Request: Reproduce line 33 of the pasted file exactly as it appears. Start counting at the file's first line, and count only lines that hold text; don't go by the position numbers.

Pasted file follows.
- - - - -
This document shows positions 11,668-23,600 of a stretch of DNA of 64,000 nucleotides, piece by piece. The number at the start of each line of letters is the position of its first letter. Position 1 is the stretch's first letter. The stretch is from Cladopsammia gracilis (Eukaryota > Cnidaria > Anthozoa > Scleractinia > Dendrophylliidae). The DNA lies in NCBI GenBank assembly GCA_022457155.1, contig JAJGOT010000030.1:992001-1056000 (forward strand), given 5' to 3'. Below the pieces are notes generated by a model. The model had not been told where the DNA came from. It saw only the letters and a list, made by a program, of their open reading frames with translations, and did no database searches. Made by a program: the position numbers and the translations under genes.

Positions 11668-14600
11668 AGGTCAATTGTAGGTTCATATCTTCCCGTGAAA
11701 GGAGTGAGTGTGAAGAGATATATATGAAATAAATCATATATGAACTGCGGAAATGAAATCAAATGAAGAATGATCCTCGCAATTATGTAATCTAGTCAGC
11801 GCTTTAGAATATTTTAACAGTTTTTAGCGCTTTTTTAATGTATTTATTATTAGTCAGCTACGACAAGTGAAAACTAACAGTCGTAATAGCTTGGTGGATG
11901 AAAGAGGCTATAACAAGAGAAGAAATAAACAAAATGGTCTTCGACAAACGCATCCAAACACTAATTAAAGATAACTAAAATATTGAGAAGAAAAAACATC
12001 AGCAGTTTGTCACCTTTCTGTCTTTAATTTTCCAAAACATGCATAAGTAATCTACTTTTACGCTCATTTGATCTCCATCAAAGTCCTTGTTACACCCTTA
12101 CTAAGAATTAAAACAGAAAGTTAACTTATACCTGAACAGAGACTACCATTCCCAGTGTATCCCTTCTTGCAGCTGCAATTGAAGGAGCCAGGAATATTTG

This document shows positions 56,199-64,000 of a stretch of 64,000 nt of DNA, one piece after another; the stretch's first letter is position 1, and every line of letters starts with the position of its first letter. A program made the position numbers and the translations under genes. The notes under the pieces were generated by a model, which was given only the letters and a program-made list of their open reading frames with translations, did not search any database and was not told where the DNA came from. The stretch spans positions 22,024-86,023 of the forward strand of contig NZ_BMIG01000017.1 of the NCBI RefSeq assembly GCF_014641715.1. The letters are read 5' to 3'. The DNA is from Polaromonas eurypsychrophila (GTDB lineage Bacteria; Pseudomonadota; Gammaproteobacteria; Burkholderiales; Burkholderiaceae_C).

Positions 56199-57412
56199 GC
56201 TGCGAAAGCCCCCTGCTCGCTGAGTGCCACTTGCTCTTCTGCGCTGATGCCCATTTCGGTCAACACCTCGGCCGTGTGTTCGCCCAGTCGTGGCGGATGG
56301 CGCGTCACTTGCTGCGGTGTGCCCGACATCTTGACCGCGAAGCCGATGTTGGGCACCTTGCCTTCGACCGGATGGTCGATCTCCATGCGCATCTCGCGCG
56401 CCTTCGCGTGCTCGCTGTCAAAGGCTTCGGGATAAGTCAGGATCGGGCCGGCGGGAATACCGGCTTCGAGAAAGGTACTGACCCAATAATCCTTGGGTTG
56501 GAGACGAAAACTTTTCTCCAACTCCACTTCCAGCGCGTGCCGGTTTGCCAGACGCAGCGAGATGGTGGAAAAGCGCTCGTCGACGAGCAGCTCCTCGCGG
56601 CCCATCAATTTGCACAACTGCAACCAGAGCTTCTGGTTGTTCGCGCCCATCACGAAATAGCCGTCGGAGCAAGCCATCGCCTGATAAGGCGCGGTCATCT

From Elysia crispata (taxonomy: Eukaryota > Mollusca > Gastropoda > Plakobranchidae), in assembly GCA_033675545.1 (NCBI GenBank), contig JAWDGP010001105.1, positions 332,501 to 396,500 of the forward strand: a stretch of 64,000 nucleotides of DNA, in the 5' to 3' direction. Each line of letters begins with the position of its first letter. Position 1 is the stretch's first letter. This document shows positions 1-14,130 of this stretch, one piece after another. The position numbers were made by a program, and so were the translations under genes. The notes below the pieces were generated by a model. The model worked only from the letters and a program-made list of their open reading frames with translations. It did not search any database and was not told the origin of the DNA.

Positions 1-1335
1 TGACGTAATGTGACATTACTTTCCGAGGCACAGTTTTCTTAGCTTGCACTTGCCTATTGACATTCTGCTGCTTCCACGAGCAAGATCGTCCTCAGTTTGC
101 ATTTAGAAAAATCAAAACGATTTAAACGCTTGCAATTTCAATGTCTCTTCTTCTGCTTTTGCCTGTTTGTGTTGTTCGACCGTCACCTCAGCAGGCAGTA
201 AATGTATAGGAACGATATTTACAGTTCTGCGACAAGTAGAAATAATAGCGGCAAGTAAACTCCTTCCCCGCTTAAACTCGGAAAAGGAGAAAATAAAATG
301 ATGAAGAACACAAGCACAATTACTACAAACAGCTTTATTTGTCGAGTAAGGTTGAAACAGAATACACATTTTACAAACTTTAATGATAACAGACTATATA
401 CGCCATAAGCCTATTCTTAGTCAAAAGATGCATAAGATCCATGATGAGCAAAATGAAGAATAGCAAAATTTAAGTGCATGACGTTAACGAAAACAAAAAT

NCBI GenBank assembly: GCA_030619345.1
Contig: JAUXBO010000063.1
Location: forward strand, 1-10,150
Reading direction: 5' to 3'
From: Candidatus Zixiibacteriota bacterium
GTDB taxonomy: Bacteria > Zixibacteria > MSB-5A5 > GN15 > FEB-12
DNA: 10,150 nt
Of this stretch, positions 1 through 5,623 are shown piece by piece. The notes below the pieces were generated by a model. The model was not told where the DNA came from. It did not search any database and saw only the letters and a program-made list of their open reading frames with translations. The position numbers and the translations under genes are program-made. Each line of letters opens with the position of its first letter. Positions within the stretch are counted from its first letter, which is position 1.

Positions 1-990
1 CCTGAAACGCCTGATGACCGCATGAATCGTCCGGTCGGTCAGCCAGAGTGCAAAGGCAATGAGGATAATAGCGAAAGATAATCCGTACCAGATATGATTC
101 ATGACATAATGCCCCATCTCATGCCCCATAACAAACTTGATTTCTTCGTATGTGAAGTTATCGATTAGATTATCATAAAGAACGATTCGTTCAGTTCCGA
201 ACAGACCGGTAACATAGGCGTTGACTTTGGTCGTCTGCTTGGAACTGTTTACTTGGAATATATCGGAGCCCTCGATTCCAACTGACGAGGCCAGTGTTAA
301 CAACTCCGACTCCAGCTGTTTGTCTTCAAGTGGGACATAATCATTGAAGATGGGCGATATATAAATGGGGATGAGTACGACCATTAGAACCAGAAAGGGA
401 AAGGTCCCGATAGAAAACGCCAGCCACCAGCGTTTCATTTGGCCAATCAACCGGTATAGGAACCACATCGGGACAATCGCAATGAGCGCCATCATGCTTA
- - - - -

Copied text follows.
1 CCTGAAACGCCTGATGACCGCATGAATCGTCCGGTCGGTCAGCCAGAGTGCAAAGGCAATGAGGATAATAGCGAAAGATAATCCGTACCAGATATGATTC